Sunday, May 26, 2013

National Elite Hanging On

The Wall Street Journal’s James Taranto drives home differently, better, several points I’ve tried to make over the years. In a few paragraphs, he ties together Democrats’ occupying the high moral ground, their related capture of the elite, and the “end justifies the means” politics the elite have developed since. Taranto:
The administrative state [is] in thrall to a decadent cultural elite. . .
Watergate helped bring about the current crisis of authority. It oversimplifies matters only slightly to say the liberal left owes its cultural authority to three events in the 1960s and 1970s. The culmination of the civil-rights movement in 1964-65 established its moral authority. The antiwar movement's success at securing defeat in Vietnam established its political authority. Watergate discredited the Republican Party. (It also made heroes of journalists and provided impetus for restricting the political speech of those who are not media professionals.)
The political result of all this was . . . polarization. The ascendant left became dominant in the Democratic Party, driving conservatives into the Republican camp, which in turn encouraged liberal Republicans to become Democrats. The cultural result--the effect on journalistic, educational, charitable and scientific institutions--was both polarization and left-wing domination.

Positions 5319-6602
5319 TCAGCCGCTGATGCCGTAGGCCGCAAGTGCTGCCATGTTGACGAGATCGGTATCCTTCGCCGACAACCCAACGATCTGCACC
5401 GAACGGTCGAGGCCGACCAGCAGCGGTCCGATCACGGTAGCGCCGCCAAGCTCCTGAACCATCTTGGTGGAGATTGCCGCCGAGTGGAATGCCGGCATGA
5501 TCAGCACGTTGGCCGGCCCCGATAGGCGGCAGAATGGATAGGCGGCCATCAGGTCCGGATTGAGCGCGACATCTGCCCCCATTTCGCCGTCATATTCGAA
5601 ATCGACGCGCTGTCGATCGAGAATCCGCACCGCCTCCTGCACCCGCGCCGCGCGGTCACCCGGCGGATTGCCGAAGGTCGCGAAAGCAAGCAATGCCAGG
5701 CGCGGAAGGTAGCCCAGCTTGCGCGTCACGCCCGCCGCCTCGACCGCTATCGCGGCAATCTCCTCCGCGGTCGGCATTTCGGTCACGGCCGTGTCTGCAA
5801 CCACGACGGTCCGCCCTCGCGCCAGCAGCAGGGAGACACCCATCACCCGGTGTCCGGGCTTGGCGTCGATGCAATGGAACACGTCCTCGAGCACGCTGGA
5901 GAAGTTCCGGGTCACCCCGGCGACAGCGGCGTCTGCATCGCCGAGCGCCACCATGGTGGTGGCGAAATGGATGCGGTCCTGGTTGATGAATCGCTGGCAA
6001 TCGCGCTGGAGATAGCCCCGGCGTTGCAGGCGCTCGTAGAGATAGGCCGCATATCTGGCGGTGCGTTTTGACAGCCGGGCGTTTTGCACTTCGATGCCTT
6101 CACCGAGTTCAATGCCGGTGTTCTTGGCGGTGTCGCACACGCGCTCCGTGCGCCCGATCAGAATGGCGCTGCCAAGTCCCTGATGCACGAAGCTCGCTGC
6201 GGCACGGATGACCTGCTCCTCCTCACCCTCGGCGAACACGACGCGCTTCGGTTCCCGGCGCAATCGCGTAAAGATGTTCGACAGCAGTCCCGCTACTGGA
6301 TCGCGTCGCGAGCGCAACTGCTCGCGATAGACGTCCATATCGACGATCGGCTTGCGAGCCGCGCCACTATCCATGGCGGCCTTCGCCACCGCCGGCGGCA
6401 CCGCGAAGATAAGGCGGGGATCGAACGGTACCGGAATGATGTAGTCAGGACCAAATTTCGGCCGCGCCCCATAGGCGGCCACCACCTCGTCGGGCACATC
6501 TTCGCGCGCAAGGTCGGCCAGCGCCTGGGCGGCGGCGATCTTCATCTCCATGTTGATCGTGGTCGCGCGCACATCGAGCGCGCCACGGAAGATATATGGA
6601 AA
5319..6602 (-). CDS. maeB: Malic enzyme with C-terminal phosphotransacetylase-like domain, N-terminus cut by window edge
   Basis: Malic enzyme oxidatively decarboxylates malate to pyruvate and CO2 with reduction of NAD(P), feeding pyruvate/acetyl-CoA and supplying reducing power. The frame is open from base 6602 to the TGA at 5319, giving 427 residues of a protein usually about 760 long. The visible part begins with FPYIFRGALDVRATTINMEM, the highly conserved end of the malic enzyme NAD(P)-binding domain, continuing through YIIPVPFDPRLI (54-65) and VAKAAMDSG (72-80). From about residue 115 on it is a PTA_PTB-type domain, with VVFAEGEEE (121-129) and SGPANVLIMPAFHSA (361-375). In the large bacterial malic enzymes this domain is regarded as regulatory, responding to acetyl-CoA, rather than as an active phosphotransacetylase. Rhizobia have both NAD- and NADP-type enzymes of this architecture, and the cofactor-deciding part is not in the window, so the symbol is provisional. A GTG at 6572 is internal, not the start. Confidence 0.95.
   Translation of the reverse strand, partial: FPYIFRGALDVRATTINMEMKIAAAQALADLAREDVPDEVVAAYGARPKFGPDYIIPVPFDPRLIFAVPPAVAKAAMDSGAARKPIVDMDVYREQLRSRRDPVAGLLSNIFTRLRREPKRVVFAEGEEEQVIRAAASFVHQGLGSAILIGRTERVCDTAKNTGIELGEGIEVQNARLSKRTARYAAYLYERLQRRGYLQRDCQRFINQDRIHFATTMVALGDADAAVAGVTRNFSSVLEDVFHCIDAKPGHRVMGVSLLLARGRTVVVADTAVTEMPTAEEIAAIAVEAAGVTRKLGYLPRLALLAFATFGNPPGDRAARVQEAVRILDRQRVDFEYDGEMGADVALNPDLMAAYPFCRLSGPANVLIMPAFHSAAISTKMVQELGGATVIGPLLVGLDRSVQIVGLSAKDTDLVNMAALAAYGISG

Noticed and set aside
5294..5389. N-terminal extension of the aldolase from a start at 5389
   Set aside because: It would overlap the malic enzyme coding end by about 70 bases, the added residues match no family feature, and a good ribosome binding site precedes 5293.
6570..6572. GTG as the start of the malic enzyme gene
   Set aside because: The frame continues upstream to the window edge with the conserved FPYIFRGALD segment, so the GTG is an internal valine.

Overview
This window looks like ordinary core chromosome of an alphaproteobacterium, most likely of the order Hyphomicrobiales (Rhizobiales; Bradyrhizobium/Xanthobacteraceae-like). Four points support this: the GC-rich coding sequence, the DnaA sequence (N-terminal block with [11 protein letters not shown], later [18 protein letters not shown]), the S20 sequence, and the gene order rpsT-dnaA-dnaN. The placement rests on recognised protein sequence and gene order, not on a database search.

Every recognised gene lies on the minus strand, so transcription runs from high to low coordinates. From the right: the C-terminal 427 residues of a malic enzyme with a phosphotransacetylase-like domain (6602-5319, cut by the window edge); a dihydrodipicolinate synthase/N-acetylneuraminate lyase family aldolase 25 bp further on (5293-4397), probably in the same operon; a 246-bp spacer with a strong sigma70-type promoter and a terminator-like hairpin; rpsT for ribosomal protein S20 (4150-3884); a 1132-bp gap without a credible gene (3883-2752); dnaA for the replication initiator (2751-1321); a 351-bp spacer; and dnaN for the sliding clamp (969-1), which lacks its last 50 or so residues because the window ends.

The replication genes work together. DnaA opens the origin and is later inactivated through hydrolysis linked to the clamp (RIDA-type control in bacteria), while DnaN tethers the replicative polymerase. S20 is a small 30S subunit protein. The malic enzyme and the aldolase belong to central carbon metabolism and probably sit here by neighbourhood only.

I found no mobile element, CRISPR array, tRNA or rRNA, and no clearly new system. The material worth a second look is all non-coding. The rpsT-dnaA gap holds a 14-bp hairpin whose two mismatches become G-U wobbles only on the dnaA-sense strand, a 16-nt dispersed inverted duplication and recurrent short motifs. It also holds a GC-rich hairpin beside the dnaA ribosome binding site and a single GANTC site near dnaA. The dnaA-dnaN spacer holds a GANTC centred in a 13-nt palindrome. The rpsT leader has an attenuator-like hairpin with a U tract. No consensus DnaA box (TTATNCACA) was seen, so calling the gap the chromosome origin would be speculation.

The left, certain of its moral authority, felt entitled to rule. . . Moral authority entails a moral hazard: the temptation to abuse political and cultural power. Today's liberal left conceives of itself as being on the side of all that is good, right and reasonable. It caricatures the right as racist, extremist, greedy, dishonest, fanatically religious, prone to violence--and dangerous because, through the Republican Party, it has maintained parity in the political arena. Of the 10 presidential elections since Watergate, each party won 5; and voters haven't entrusted the Democrats with full control of government for more than two years since the Carter era.
If ordinary politics are a battle between good and evil, then winning becomes an overriding moral imperative. The end justifies the means: Journalists shade or conceal the truth in the service of a "larger truth." Government restricts political speech in the name of promoting democracy. Administrative agencies perpetrate injustice in the name of "social justice." That's how IRS agents could think it was their patriotic duty to help fix an election for the party in power.

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